Twins David and Jason Benham were working on a pilot for a series to be called Flip It Forward in which they would assist families in building dream homes and fixing up run-down houses when the Home & Garden Television cable channel abruptly canceled the project when the producers learned that the brothers have a history of preaching against homosexuality, abortion and divorce.
As you might expect, gay organizations hailed HGTV's decision while the brothers – sons of evangelical minister Flip Benham – released a statement that said: “If our faith costs us a television show, then so be it.”
The cable channel airs a variety of how-to shows with a focus on home improvement, gardening, crafts and remodeling. The Benham brothers said that their program would be a perfect fit for HGTV when it debuted in October.
However, while speaking at a North Carolina rally for a constitutional amendment that would define marriage as only between a man and a woman, David said in 2012: “We have no-fault divorce; we have pornography and perversion; we have homosexuality and its agenda that is attacking the nation; we have adultery … while the church sits silent and just builds big churches."
Also, “America’s Christian majority must repent for tolerating” those policies and “the 'demonic ideologies'” that he said have taken over the education system, resulting in a “very desperate spiritual situation and moral situation in our country.”
Those remarks provided a lot of fodder for opponents who posted on HGTV's Facebook page, and the channel soon responded by shutting down the pilot.
Reactions to the announcement came from both sides of the social aisle. Christie Harris Johnston wrote:
It doesn't matter whether we agree with the Benham brothers. They have the right to their personal opinions and personal faith without being dropped!
By doing this, HGTV is showing just as much discrimination as if they fired the Benham brothers for being gay! Don't people see what is happening? It's insane!
On the other hand, Regina Harrison called the decision a “good move,” and other posters charged that having a program hosted by the Benham brothers would “stab every LGBT (Lesbian, Gay, Bisexual, Transgender) employee and viewer in the face.”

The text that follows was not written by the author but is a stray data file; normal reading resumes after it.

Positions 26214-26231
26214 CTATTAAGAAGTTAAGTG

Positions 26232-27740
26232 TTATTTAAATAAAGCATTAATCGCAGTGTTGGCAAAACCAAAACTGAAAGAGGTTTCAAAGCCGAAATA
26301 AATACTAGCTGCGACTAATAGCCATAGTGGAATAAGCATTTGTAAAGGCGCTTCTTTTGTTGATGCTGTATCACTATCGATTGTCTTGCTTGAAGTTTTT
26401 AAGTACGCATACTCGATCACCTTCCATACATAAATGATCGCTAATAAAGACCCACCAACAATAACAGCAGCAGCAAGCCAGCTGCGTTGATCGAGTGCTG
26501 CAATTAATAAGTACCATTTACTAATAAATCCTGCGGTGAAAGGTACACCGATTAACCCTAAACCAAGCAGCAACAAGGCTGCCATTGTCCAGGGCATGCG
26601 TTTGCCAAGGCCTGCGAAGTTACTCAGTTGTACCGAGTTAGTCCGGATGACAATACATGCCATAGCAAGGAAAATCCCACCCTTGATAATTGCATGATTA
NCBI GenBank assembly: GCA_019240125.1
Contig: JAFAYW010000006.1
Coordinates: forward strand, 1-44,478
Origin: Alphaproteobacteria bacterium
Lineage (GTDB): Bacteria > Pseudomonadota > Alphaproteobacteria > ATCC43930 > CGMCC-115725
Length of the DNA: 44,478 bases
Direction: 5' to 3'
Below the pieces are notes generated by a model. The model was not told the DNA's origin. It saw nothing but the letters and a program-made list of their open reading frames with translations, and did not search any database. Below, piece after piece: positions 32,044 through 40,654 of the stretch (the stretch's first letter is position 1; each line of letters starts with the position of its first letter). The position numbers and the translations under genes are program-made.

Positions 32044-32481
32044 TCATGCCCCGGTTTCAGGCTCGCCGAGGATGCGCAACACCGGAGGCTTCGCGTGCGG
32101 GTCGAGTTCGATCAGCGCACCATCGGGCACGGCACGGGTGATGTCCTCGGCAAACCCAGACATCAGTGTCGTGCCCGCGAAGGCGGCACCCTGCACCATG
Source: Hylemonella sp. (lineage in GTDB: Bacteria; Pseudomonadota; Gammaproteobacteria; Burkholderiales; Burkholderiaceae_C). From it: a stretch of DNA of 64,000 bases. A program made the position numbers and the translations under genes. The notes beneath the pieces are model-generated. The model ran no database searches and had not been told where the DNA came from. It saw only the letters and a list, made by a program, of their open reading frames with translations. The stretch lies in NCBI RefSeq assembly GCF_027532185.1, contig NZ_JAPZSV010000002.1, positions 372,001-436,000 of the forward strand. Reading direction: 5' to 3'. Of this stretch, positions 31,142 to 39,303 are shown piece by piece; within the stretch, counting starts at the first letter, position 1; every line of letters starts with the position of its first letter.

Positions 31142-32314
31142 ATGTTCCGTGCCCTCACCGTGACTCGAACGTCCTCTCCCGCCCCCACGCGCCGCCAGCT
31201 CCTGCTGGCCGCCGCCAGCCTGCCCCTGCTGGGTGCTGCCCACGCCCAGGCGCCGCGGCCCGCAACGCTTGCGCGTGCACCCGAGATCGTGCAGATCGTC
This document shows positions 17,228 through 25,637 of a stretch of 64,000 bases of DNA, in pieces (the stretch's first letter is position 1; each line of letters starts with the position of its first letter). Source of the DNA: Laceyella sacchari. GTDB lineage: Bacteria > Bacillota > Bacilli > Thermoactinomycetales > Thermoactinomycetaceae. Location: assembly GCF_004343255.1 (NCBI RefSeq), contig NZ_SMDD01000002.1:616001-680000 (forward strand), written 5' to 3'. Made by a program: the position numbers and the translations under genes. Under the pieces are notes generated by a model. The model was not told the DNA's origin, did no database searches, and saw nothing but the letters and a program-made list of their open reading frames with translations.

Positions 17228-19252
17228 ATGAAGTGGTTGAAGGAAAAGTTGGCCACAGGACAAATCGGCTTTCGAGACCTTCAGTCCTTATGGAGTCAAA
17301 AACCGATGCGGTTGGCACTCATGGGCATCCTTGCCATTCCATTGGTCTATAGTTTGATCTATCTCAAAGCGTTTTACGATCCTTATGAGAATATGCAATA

Meanwhile, many people used the occasion to criticize the current state of HGTV's programming, and one of their favorite targets was the House Hunters series.
Heather Brown led the charge by tweeting: “I am so sick and tired of House Hunters!!! We need more shows like Decorating Cents, shows like that for people who are on a budget!!”
“I have just about quit watching HGTV because all they have on is House Hunters and other real estate selling programs,” Marie A. Hodge noted.
Mary Hagerman also called for more diversity in the channel's programming. “Where are all those wonderful Canadian programs. Devine Design, Colour Confidential, Design Inc.? Stopped watching House Hunters, House Hunters, House Hunters ,,,, Not my favorite.”
Nevertheless, the most important reaction to the cancellation came from David & Jason Benham themselves, who posted: “We were saddened to hear HGTV’s decision,” but “if our faith costs us a television show, then so be it.”
“With all of the grotesque things that can be seen and heard on television today, you would think there would be room for two twin brothers who are faithful to our families, committed to biblical principles, and dedicated professionals.”
The first and last thought on our minds as we begin and end each day is: Have we shined Christ’s light today? Our faith is the fundamental calling in our lives and the centerpiece of who we are.
As Christians, we are called to love our fellow man. Anyone who suggests that we hate homosexuals or people of other faiths is either misinformed or lying.
“Over the last decade,” they continued, “we’ve sold thousands of homes with the guiding principle of producing value and breathing life into each family that has crossed our path, and we do not, nor will we ever discriminate against people who do not share our views.”
This situation is very similar to what happened when Phil Robertson of the Duck Dynasty show was suspended by the A&E Channel after making “anti-gay remarks.” Facing what was called "a strong backlash from Robertson's supporters," executives lifted the suspension after nine days.
Given the incredible success of the History Channel's 10-episode The Bible series and the failure of the wildly inaccurate Noah movie, TV executives would do well to provide their viewers with inspiring and positive programming instead of just listening to the loud and demanding voices from the Left.